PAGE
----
In the nearly two weeks since Michael Brown was shot and killed on a Ferguson, Missouri, street, the town has erupted in protests, violence, and controversy. Anger over the racial component of the shooting turned peaceful protests violent night after night, with police responses escalating as quickly. Missouri Governor Jay Nixon called the National Guard in to keep the peace, and many voices have commented on what went wrong.

Images of the events have been compared to protests and riots from the past, with notice being taken of the exceptional level of force used by police to control the situation.

Scott Rasmussen was a teenager when he witnessed the summer riots of 1970 in Asbury Park, New Jersey. “The riots I remember were also fueled by racial grievances, and there were similar issues with white officers and black rioters,” Rasmussen notes. He also remembers the confusion fueled by conflicting storylines. They were frightening events, and dozens of people were wounded by the time all was said and done.

But “there is a huge and horrible difference” in Ferguson.

In the Asbury Park riots, the police used Billy clubs and shotguns. The rioters responded with rocks, bottles and some homemade bombs. It was unpleasant and dangerous, but it was a riot.

In Ferguson, there are armored vehicles and it looks more like a war, with one side unarmed. There were officers in military camouflage gear, and the federal government declared the skies above a no-fly zone. This was an occupying force not appropriate for a free country.

Protestors in Ferguson did use Molotov cocktails and gunfire, the police force overreacted, and things got ugly. Pictures of police who look like soldiers occupying suburban streets raise the question – why does law enforcement for a town of 22,000 have armored vehicles in the first place?

Rasmussen says frankly, “The driving force behind this militarization of the police has been the federal government.”

The Ferguson police department and other St. Louis towns have been part of a federal program that gives out military-grade weaponry and vehicles to local police departments.

Bernard Kerik, a former New York City Police commissioner, says the program grew out of the war on drugs in the 1990s and continued in response to threats of terrorism and mass shootings in schools and public places. In light of this, we can give the benefit of the doubt and say the program was probably well-intentioned and even necessary. Consequences like those we’ve seen in Ferguson are hopefully unintended.

Even so, the militarization of law enforcement coupled with “an erosion of civil liberties and due process that allows the police to become judge and jury” creates a serious problem. So says Rand Paul, U.S. Senator for Kentucky.

The militarization of our law enforcement is due to an unprecedented expansion of government power in this realm. It is one thing for federal officials to work in conjunction with local authorities to reduce or solve crime. It is quite another for them to subsidize it.

Americans must never sacrifice their liberty for an illusive and dangerous, or false, security.

Events like those in Ferguson show that our country is reaching “near-crisis point” in this struggle.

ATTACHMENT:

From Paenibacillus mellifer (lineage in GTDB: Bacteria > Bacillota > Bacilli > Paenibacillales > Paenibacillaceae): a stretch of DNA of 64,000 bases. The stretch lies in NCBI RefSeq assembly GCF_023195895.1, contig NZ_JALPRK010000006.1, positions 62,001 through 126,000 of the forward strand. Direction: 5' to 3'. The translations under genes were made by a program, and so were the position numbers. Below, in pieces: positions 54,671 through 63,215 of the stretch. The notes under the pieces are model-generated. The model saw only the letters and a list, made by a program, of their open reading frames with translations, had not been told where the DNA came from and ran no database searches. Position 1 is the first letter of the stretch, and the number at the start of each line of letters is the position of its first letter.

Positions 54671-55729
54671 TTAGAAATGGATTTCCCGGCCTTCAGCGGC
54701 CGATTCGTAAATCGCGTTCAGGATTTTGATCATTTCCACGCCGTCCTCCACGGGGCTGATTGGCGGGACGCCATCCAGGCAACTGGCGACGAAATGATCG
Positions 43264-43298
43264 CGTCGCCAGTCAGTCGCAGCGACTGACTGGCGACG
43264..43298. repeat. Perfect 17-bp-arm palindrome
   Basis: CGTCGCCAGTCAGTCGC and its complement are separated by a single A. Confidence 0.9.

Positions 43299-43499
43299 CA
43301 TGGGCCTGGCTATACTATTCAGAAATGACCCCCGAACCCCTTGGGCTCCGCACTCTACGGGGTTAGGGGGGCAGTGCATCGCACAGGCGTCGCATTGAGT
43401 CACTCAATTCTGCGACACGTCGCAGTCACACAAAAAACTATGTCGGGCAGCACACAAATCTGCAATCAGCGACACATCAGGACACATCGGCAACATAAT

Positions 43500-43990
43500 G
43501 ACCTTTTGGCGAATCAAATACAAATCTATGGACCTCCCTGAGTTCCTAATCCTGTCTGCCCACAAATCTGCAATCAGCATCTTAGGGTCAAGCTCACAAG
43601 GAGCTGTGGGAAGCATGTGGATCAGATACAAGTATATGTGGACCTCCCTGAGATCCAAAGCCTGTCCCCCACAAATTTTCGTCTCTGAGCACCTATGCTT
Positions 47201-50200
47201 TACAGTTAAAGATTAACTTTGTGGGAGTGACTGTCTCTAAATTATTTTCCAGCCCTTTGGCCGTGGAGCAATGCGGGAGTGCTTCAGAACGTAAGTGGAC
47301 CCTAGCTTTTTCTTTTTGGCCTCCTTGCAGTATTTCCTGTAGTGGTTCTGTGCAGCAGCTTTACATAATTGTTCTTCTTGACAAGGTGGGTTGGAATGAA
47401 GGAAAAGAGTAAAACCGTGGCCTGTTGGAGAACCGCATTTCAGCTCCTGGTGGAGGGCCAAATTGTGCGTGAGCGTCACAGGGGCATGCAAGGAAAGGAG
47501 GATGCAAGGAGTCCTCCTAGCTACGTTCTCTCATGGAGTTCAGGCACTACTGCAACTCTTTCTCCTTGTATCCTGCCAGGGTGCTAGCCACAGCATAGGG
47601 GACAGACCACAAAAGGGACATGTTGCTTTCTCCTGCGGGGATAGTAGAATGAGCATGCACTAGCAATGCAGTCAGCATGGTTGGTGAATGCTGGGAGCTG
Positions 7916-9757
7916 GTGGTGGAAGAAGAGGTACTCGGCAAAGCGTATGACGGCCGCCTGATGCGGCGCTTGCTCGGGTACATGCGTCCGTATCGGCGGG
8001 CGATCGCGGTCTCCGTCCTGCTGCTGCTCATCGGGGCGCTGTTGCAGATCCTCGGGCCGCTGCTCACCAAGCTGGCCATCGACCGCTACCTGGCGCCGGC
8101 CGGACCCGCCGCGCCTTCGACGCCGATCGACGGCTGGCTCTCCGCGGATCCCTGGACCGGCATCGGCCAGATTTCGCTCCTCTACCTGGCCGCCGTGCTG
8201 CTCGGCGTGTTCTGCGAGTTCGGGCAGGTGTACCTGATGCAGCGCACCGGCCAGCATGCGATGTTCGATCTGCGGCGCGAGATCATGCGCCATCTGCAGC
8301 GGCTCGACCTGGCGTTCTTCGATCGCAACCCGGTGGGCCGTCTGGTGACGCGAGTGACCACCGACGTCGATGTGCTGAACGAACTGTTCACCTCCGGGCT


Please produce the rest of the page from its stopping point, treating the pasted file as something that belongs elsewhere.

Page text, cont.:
What happens next? As technology grows exponentially, individuals gain more freedom and more power. For a simple example, anyone who has a smart phone can now essentially be a news reporter. This threatens traditional power structures, which have trouble adapting, especially ones as large and unwieldy as our federal government.

In response to the perceived threat, “government agencies worried about losing control are resorting to ever more forceful means of keeping the public in line.”

Must the digital revolution mean a war between government and citizen? Must one side totally defeat the other for peace?

Or can we find another way forward, one that preserves individual liberty and avoids chaos, keeping the government in its rightful place?

I’m confident that there is a way. By pulling the government back within its Constitutional limits and returning the power of decision to the people, we can ensure a truly free future for our children. And they will remember Ferguson, Missouri, as a sad instruction from history – not a continuing reality.

About The Author

Mark Meckler

Mark was a co-founder of the Tea Party Patriots, and served as the national coordinator. He left the organization to work more broadly on expanding the self-governance movement beyond the partisan divide. Mark appears regularly on television in outlets as diverse as MSNBC, ABC, NBC, Fox News, CNN, Bloomberg, Fox Business and the BBC. He’s highly sought after for the tea party perspective from print and electronic media outlets, from the Wall Street Journal, New York Times, L.A. Times, Washington Examiner, Politico and the The Hill. Mark blogs at MarkMeckler.com, and his opinion editorials regularly run in many of the leading political newspapers both on and offline. Mark has a BA in English from San Diego State University and graduated with honors from University of the Pacific, McGeorge School of Law in 1988. He practiced real estate and business law for almost a decade. For the last eleven years of his legal career he specialized in Internet advertising law. When not fighting for the future of our nation, Mark is an avid horseman, and lives in rural northern California with his wife Patty and two children.